Perfect teens – by Olly Double
Sometimes people say the stupidest things when they’re trying to be helpful. If you tell people that both of your children have Type 1 diabetes, it’s not uncommon for them to try and make you feel better by saying something like, ‘Oh well, it could have been worse – they could have got cancer.’
Personally, I find that a bit annoying. Knowing that there are worse things that Joe and Tom could have got doesn’t particularly make me feel better about the fact that they HAVE got a lifelong medical condition that’s extremely challenging to keep under control. After all, life isn’t a game of disease-based Top Trumps.
If you get that comment and you find it similarly annoying, here’s a suggestion. When they say, ‘Oh well, it could have been worse – they could have got cancer,’ punch them in the face and say, ‘Oh well, it could have been worse – I could have kicked you in the groin.’
Something else that was said to us which wasn’t particularly helpful was that managing their diabetes would get much harder once they hit their teens. Tom was less than two when he was diagnosed back in 2000 and keeping his diabetes under control was practically impossible.
His regime was based on two daily injections of mixed insulin, which meant that his blood sugar levels were – to use a quaint old expression – ‘up and down like a bride’s nightie.’ The workings of the pancreas are a subtle and complex matter, and trying to replicate them with a double daily dose of Novomix 30 was a bit like trying to mend a watch with a lump hammer.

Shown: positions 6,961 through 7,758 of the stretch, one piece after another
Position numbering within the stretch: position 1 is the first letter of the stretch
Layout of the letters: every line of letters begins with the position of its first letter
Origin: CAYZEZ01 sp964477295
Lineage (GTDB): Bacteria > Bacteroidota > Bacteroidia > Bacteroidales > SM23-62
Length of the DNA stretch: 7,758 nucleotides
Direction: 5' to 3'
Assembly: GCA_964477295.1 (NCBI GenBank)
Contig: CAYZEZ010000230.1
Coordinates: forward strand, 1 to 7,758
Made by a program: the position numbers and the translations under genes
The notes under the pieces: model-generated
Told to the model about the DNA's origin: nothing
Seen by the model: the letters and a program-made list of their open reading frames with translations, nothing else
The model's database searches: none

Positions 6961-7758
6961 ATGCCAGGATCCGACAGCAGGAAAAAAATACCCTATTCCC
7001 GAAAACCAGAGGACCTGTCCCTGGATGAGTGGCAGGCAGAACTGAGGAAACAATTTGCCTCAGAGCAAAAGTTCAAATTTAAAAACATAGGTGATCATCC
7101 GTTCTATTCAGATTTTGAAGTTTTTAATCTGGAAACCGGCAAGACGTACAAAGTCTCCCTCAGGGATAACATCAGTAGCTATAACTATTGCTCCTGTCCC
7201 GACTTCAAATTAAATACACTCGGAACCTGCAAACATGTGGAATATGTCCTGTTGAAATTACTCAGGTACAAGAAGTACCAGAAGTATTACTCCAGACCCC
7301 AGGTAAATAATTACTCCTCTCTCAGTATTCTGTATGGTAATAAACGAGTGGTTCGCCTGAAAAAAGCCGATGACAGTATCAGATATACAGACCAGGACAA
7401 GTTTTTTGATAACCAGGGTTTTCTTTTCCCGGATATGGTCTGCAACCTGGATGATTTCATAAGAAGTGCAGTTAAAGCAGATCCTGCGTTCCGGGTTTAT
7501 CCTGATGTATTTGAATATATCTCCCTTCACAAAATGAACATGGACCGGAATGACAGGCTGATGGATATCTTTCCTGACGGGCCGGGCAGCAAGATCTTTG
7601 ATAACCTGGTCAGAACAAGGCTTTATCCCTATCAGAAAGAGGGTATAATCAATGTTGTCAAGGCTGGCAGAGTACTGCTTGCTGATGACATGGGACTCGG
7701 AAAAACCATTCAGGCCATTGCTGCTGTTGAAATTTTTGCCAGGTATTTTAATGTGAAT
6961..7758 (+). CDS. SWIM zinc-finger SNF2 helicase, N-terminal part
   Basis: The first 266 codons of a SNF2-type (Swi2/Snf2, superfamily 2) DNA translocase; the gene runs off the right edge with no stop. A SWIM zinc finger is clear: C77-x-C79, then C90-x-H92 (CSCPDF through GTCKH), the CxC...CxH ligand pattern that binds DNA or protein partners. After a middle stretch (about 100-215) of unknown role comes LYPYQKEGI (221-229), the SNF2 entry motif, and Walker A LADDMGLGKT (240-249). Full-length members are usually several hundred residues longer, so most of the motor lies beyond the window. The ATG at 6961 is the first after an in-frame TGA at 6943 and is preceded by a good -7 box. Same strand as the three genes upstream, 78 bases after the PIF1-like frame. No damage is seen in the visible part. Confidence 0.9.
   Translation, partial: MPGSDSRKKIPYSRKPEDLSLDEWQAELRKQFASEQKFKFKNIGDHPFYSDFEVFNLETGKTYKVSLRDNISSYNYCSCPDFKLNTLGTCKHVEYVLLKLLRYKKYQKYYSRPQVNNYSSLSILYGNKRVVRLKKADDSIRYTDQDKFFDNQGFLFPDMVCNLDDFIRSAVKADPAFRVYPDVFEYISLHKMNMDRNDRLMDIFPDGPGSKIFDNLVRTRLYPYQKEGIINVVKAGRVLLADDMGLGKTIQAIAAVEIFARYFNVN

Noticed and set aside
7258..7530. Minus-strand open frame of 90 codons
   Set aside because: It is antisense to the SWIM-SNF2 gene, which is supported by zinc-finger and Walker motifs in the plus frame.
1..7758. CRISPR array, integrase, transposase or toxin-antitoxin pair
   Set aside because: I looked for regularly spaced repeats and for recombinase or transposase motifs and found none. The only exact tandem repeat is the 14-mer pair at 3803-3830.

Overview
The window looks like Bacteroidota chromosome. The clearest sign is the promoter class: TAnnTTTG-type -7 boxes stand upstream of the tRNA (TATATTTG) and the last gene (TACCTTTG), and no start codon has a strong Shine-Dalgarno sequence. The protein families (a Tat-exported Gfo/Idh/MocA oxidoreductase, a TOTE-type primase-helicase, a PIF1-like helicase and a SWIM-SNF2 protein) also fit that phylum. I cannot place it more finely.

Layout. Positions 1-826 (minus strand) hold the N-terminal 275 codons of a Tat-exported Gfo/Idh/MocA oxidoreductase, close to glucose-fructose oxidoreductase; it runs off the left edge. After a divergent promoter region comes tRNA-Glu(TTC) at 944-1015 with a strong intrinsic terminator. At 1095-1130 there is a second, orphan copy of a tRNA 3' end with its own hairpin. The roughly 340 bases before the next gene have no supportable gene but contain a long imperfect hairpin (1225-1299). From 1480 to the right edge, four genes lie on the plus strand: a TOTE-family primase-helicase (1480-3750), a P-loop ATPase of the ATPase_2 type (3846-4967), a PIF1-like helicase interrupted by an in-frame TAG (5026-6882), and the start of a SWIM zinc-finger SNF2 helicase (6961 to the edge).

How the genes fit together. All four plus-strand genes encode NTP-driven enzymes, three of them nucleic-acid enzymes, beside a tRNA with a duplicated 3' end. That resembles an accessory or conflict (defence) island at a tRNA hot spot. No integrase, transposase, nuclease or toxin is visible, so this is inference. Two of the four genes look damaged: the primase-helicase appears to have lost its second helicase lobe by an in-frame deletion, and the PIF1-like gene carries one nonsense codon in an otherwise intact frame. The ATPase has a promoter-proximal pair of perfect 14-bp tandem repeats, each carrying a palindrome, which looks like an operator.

So being told that it would only get worse when he became a teenager was less than comforting. It only increased the sense of worry and panic that we felt on a daily basis.
In fact, the dreaded teenage years have turned out to be far less dreadful than advertised. In the last couple of years, Joe and Tom have been taking more and more control of their own diabetes. They test their blood glucose regularly and change the infusion sets for their insulin pumps – without moaning or making a fuss about it. Gone are the days when we had to do finger prick tests on them last thing at night and first thing in the morning.
And they don’t just do all of this stuff – they do it well. On recent trips to his diabetes clinic, Tom has had some of his best-ever HbA1C results. Joe, who’s 18 now, takes himself into London from Whitstable totally unaccompanied when he goes to clinic. He’s completely on top of his diabetes and has developed an awesome skill for ‘eyeballing’ – in other words, estimating how much carbohydrate there is in his food just by looking at it.
Having once been so heavily involved in the day-to-day care of their diabetes, Jacqui and I are starting to feel a bit redundant. That might make it sound a bit negative, but I’m not complaining. Perhaps it would be more accurate to say we’re feeling not so much redundant as retired.
Mind you, I wouldn’t want you to think that Joe and Tom are nauseatingly perfect teenagers. They’re still capable of reverting to type and exhibiting behaviour that people normally associate with that age bracket. For example, neither of them is overburdened with an excessive desire to clean up after themselves. It’s great that they cheerfully get on with their own infusion set changes, but the photos show that they’re less happy to tidy things away once they’re finished.